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UMD freshman-to-be Samberg moving up the NHL Draft board

Former Hermantown High School standout and incoming Minnesota Duluth freshman defenseman Dylan Samberg is projected to go in the first three rounds of the 2017 NHL draft. Steve Kuchera / Forum News Service

DULUTH, Minn. — A little more than a year ago, Dylan Samberg had a simple plan for his senior season at Hermantown High School.

The first step involved winning a second consecutive Class A state hockey title at Xcel Energy Center in St. Paul. The second step was to return to Ridges at Sand Creek for the Class AA state golf meet.

"You only get one senior year, and I always heard it's the best experience," Samberg said a year ago.

Samberg's senior year sure was an experience, even if it didn't go exactly as planned. It was a whirlwind adventure of twists and turns for the 6-foot-3, 190-pound, 18-year-old who will play at Minnesota Duluth this fall. Before that, however, there's the NHL Draft this weekend at United Center in Chicago.

After speaking to 26 teams during the NHL Draft Combine at the end of May in Buffalo, N.Y., Samberg is projected to go in the second or third round Saturday morning, June 24. The first round takes place Friday, June 23.

"I didn't really know what to expect this year. I talked with some people that said, 'If you have a good year, you have a chance to get drafted,' " Samberg said Tuesday at Amsoil Arena after a summer workout with his future Bulldogs teammates. "I just wanted another state title. That's what I was worried about."

Samberg verbally committed to the Bulldogs last June, just before teeing off at the state golf tournament in Jordan. At the time, Samberg planned to spend all of the 2016-17 school year in Hermantown playing hockey and golf. He'd then join Waterloo of the United States Hockey League in 2017-18 and play one or two years of juniors before making the jump to college.

But starting in October, Samberg started popping up on 2017 draft lists, initially as a North American skater to watch in the fourth through sixth rounds by NHL Central Scouting Service, then up to No. 43 among North American skaters in the mid-term rankings before settling at No. 67 in the final CSS rankings.

He scored 11 goals and 23 assists and helped the Hawks win a second state title, scoring the game-winning goal in double overtime of the state championship and punctuating it with a snow angel. He won the Reed Larson Award as the state's best senior defenseman and was nominated for Minnesota Mr. Hockey.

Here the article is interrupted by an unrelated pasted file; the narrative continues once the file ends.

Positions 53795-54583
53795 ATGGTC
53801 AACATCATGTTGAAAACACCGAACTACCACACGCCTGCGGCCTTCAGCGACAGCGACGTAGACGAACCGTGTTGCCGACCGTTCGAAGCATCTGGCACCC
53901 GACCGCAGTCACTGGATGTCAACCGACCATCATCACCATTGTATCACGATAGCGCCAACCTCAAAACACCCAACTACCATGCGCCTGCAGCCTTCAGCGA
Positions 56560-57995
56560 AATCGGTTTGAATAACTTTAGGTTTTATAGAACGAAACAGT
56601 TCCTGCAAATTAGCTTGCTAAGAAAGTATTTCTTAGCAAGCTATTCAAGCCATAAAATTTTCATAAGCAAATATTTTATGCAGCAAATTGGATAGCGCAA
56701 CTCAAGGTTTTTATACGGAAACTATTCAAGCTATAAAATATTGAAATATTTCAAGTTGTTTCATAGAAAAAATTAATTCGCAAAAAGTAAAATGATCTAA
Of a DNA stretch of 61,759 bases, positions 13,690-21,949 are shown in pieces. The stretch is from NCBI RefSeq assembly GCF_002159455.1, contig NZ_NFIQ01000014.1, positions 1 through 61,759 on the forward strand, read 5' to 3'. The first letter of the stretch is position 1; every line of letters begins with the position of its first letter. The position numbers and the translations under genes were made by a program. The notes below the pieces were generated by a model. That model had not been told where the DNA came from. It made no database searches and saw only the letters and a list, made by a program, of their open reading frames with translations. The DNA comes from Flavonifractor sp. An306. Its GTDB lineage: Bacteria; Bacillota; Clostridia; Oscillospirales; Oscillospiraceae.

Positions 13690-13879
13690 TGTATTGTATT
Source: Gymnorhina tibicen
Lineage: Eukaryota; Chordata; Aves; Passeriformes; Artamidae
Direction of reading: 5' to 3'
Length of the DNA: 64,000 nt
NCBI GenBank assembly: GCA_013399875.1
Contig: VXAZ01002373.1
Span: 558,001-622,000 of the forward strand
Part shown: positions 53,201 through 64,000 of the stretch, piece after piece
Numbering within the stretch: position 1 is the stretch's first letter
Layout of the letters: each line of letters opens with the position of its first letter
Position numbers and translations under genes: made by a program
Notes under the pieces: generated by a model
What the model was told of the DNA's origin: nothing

Samberg didn't return to the state golf tournament, however, because he was invited to the draft combine, which was the same week as the Section 7AA meet. He shined before a bevy of NHL scouts, finishing in the top 25 of eight of the 14 fitness categories.

Heading into the draft, Sports Illustrated has Samberg as the 71st best prospect overall. Others are higher on Samberg such as TSN Director of Scouting Craig Button, a former NHL executive. He has Samberg at No. 52. Ryan Kennedy of The Hockey News has him at No. 48 while Button's TSN colleague, Bob McKenzie, has Samberg at 44th after consulting with scouts from throughout the league.

"I try not to pay too much attention to it," Samberg said of all the rankings. "I don't want to go into the draft with any expectations. If you're not where you think you ought to be, it can turn out bad and you get down on yourself. I'm just going down there to enjoy the experience and have a good time."

Samberg signing a national letter of intent to play for the Bulldogs beginning in 2017-18 also was an unexpected twist. Samberg and Bulldogs coach Scott Sandelin expected the young defenseman to play at least one more year in Waterloo before returning to the Northland. But fellow Hermantown native and defenseman Neal Pionk decided to leave UMD after his sophomore year and sign with the New York Rangers.

That opened the door for Samberg to make the jump from high school to college.

"Bringing him in a little bit early wasn't the plan, but we're excited to have him because some of the intangible things that he brings," said Sandelin, who highlighted Samberg's size, mobility and poise with the puck. "We had choices with other guys, but with him, the ability to go down and do well in the USHL at the end of the year was big.

"I got to see him and Mikey (Anderson) play as partners. It was a good preview, maybe. Going down there and doing well through the playoffs, I think gave him some more confidence to come in here."

Samberg said UMD left the decision up to him.

Samberg credited Anderson — also an incoming UMD freshman defenseman — for helping him make a quick adjustment to the USHL. Samberg played in six regular-season games at the end of the Black Hawks' season, then eight playoff games. He totaled two goals and three assists with a plus-5 rating.

"Dylan already has good size on his side," said Waterloo coach P.K O'Handley, a former hockey play at Superior High School. "That's an attribute which will always be notable when considering the draft, because NHL teams are making their picks based on what they expect a player to look like in three, four, or five years. There is less guesswork about that with Dylan who looks fairly imposing on the blue line."

Matt Wellens

College hockey reporter for the Duluth News Tribune covering the Minnesota Duluth Bulldogs men's and women's teams, as well as the NCAA Division III programs at St. Scholastica and Wisconsin-Superior.

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